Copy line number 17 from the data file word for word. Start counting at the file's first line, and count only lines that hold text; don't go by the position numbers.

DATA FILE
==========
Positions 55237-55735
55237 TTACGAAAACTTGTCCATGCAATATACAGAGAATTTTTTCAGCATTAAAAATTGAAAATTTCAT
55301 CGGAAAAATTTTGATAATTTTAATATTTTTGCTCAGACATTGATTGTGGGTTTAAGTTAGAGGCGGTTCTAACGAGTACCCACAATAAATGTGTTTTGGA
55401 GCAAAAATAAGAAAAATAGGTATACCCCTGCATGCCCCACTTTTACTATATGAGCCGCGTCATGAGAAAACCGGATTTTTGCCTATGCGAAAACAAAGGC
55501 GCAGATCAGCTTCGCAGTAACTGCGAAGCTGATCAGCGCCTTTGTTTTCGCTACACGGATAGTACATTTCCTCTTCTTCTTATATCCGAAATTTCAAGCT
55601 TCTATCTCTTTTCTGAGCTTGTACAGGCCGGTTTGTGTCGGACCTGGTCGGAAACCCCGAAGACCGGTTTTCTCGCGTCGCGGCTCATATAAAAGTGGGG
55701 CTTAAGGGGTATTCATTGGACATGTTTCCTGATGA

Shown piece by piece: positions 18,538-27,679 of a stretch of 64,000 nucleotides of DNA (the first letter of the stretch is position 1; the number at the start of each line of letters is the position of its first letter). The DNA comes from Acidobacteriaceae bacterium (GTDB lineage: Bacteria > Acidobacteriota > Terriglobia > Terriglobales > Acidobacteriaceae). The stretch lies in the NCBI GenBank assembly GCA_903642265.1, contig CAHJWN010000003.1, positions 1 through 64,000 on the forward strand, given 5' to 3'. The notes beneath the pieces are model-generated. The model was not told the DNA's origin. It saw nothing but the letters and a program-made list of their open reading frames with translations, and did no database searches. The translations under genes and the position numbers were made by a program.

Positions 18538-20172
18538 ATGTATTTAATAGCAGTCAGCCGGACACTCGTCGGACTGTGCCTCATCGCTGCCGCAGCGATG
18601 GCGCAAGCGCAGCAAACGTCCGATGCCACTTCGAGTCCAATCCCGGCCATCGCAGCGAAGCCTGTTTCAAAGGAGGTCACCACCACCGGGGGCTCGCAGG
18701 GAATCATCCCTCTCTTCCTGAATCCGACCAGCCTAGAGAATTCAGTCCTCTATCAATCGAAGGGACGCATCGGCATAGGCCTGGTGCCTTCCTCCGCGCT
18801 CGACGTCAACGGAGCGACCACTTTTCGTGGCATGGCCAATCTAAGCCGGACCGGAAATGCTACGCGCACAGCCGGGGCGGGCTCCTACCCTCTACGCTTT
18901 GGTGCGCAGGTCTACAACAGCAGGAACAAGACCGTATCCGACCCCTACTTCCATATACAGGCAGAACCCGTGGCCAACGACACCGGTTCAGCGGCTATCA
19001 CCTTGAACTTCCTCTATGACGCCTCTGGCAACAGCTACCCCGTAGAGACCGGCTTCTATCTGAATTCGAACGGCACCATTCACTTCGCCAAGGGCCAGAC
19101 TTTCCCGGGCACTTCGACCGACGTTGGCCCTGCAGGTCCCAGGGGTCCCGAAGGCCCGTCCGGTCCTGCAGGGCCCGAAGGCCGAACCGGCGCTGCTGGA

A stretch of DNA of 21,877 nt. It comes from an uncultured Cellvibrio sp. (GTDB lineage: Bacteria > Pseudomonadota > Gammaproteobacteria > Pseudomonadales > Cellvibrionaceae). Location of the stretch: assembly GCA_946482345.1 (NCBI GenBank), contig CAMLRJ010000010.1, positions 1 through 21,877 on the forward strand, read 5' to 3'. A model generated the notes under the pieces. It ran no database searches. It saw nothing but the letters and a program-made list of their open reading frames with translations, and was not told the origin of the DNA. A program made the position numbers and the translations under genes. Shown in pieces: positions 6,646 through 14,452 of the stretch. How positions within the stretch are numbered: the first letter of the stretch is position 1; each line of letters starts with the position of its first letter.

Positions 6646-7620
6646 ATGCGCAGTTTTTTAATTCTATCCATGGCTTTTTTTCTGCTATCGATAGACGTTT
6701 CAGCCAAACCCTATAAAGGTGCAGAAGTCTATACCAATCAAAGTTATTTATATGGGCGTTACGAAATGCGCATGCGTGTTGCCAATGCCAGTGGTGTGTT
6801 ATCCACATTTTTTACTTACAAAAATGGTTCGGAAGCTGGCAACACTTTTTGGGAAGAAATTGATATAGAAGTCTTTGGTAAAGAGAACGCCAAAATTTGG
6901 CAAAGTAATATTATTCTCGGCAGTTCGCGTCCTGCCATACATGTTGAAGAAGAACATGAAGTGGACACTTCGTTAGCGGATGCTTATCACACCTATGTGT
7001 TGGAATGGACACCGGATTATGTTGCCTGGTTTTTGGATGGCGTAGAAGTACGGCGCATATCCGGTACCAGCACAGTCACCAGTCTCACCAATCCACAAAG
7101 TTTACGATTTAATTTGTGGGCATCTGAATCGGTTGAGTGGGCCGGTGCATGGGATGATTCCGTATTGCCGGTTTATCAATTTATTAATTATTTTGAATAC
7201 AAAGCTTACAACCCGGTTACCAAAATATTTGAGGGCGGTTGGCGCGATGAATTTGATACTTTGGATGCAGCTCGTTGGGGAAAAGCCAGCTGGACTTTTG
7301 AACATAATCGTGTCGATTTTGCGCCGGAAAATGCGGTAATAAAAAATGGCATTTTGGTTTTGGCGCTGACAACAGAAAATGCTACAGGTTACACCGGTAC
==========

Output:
A stretch of DNA of 21,877 nt. It comes from an uncultured Cellvibrio sp. (GTDB lineage: Bacteria > Pseudomonadota > Gammaproteobacteria > Pseudomonadales > Cellvibrionaceae). Location of the stretch: assembly GCA_946482345.1 (NCBI GenBank), contig CAMLRJ010000010.1, positions 1 through 21,877 on the forward strand, read 5' to 3'. A model generated the notes under the pieces. It ran no database searches. It saw nothing but the letters and a program-made list of their open reading frames with translations, and was not told the origin of the DNA. A program made the position numbers and the translations under genes. Shown in pieces: positions 6,646 through 14,452 of the stretch. How positions within the stretch are numbered: the first letter of the stretch is position 1; each line of letters starts with the position of its first letter.